For the world to grow, it requires a strong America and a strong ChinaWorldfolio | February 13 , 2020
Globalization 4.0 —a term coined by this year’s World Economic Forum— holds the promise of a brighter future. However, it also carries a series of challenges, such as the rise of new power structures, the impact of innovative technologies on the labor market, and the severity of global issues such as climate change. In front of this situation, world leaders have urged for the creation of a new global architecture. Christine Lagarde from the IMF called for a “new multilateralism,” as Klaus Schwab from the WEF stated that “global issues required global solutions.” Why is a new global governance model important today? And how would this new model differ from the current one?
In the aftermath of WWII, international institutions such as the World Bank, the IMF and the WTO were created. To a large extent, these institutions formed the first consensus for global governance. As our world greatly evolved during the following decades, the role and structure of these institutions remained untouched. As such, it is fair to assume that global governance has fallen behind global practice. To give a practical example as to the asymmetry between governance and practice, one can observe how difficult it is to effectively regulate multinational companies. Today, many global enterprises source the majority of their revenue from foreign markets, but because of unsynchronized fiscal policies, the host and the mother country fail to benefit from the wealth and revenue created by these entities. This lack of legislative unification has deepened inequalities. For instance in the US, it is common to hear that an affluent 1% of the population owns more wealth than that accumulated by 90% of the American population.
As a consequence of this disparity, the advance of populist and de-globalization sentiments have advanced and taken a louder voice. To tackle such issues, the current global governance system must be fixed, updated and rebalanced. For instance, China is currently the 2nd largest donor to the UN organization and the member that has sent the most soldiers to the Peacekeeping Forces. Compared to other permanent members, China undoubtedly provides more investment and assistance. Unfortunately, the influence granted to China within global governance has not been representative of its contribution to it. To function adequately, a modern global architecture must be reflective of the participation and commitment of its members.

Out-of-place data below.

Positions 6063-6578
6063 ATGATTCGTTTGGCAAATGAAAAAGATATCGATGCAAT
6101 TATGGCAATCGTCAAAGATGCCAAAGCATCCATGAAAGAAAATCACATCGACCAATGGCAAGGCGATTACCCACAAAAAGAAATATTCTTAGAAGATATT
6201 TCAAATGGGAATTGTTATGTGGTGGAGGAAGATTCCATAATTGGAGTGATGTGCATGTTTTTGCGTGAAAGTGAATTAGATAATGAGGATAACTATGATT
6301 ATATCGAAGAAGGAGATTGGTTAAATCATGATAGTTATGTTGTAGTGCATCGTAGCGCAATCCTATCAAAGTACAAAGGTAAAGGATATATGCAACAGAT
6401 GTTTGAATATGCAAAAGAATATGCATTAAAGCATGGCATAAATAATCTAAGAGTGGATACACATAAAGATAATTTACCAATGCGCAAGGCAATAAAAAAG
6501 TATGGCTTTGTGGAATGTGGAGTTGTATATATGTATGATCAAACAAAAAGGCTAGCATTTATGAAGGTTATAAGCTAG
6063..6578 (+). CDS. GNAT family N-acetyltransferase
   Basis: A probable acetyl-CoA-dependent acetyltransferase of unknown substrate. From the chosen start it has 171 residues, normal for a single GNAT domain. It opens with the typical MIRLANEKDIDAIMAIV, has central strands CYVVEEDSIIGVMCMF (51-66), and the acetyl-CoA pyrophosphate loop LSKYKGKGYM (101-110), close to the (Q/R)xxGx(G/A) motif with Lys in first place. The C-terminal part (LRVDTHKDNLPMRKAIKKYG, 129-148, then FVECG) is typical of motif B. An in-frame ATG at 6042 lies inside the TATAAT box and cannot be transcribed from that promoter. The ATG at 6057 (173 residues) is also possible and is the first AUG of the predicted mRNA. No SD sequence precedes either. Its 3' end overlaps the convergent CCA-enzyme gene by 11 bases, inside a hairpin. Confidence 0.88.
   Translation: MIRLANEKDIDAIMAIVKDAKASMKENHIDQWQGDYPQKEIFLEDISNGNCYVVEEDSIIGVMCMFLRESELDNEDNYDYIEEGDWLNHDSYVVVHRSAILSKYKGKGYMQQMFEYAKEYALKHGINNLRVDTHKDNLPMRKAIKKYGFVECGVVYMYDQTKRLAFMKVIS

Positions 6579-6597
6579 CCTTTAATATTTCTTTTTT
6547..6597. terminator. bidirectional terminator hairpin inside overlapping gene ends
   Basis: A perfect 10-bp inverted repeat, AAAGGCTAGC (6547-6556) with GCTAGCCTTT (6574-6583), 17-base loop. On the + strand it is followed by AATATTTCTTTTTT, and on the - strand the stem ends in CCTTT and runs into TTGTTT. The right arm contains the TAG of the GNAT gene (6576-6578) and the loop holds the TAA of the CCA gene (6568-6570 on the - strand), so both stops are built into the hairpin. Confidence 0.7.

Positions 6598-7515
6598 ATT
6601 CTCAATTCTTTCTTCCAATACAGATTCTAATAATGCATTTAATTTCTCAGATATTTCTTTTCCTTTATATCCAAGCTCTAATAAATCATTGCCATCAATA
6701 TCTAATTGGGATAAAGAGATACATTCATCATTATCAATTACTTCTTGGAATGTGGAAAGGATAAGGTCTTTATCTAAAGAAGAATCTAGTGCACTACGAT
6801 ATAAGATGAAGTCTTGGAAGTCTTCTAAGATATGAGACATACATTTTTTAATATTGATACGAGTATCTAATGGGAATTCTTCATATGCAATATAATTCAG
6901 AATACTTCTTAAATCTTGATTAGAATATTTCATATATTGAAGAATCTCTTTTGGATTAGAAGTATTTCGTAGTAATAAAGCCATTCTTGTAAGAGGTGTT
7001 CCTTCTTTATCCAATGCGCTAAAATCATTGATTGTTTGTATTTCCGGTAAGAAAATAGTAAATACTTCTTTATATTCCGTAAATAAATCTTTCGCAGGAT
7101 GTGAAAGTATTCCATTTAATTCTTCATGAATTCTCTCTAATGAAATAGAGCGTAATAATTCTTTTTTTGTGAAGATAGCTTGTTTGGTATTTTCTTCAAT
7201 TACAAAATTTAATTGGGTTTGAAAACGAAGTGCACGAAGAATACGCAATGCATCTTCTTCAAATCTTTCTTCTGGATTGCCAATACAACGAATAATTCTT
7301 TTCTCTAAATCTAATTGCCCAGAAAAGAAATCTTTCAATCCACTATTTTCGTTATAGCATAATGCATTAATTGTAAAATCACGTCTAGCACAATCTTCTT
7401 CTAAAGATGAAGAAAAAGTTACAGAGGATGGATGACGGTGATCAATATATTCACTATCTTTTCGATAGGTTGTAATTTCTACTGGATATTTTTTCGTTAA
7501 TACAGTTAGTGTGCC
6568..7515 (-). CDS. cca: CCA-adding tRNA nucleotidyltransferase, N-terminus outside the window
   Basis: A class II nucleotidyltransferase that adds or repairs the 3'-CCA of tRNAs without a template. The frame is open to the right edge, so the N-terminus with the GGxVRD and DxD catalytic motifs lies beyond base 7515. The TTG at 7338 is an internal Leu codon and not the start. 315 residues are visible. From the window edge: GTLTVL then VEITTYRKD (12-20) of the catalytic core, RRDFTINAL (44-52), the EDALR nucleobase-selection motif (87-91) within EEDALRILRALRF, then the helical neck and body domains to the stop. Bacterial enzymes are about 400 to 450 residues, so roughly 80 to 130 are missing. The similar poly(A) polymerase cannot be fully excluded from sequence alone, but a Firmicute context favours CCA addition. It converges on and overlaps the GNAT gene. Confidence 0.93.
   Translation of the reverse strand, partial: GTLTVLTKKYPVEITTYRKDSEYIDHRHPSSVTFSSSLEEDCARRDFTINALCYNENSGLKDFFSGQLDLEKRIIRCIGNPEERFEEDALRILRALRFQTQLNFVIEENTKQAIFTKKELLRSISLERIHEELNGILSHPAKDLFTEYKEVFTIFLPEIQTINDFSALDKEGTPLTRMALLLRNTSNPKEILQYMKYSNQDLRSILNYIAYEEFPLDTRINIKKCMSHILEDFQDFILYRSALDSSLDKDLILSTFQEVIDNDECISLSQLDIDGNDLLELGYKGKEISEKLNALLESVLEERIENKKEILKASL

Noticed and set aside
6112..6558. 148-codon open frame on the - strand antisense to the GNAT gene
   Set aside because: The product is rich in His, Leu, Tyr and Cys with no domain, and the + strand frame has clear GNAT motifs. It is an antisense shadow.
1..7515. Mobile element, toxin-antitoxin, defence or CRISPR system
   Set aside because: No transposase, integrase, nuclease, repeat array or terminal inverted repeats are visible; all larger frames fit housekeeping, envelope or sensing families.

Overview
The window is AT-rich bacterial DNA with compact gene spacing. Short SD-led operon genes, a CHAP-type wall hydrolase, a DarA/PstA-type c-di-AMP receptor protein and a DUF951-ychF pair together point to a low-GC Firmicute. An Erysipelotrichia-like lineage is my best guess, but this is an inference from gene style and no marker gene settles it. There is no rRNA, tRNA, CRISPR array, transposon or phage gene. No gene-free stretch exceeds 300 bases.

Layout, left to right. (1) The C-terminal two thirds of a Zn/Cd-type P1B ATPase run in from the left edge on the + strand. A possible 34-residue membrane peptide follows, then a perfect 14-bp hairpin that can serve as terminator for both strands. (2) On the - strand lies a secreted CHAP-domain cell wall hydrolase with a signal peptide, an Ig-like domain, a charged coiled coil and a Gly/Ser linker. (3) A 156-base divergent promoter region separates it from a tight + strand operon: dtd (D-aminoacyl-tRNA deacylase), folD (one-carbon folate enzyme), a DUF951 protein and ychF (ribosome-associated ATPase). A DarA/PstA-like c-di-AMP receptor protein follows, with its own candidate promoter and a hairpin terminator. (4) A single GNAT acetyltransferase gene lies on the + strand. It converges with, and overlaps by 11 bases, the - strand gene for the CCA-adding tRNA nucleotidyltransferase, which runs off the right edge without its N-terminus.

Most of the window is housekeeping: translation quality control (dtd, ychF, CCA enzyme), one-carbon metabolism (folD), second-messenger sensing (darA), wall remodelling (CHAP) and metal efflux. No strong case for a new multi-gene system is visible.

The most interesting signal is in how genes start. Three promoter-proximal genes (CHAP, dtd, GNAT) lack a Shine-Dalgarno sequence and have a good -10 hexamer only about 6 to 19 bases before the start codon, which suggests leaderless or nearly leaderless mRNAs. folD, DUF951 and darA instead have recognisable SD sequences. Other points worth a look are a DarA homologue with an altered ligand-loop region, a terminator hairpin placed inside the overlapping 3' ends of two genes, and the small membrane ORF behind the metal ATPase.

Traditionally speaking, the US has been the most powerful decision-maker of the World Bank and the EU of the IMF. As such, there is a clear need for new institutions, such as the Asian Infrastructure Investment Bank, to play a greater role. From a micro level, global governance requires harmonized jurisdictions to oversee the use of innovative technologies. The utilization and scope of digital taxes, data flow and e-commerce must be addressed collaboratively.
To summarize my argument: Firstly, I believe that the new version of globalization must be more representative of current power structures. Secondly, it must cope with new technological challenges on a common and collaborative scale.
Over the past four decades, China’s unprecedented economic boom has averaged +10% annual GDP growth, effectively pulling 800 million individuals out of poverty and creating a 400 million strong middle class. Interestingly, it has done so by following a politico-economic model different to the classical neo-liberal one present in Western democracies. Do you believe that China’s success would have been possible had it not embraced its own path?
A quantity of outsiders are worried because they believe China has adopted a ‘different path.’ However, I would personally classify China as a ‘mixed-model;’ as a private-public economy. To a large extent, the PRC is similar to Singapore, which enjoys a true balance between large state owned enterprises and a thriving private sector. If one looks at the economic numbers, one will witness that the private sector accounts for 60% of the Chinese GDP, with SOEs and multinationals both representing 20% each. I believe this balance to be the right formula for China to grow.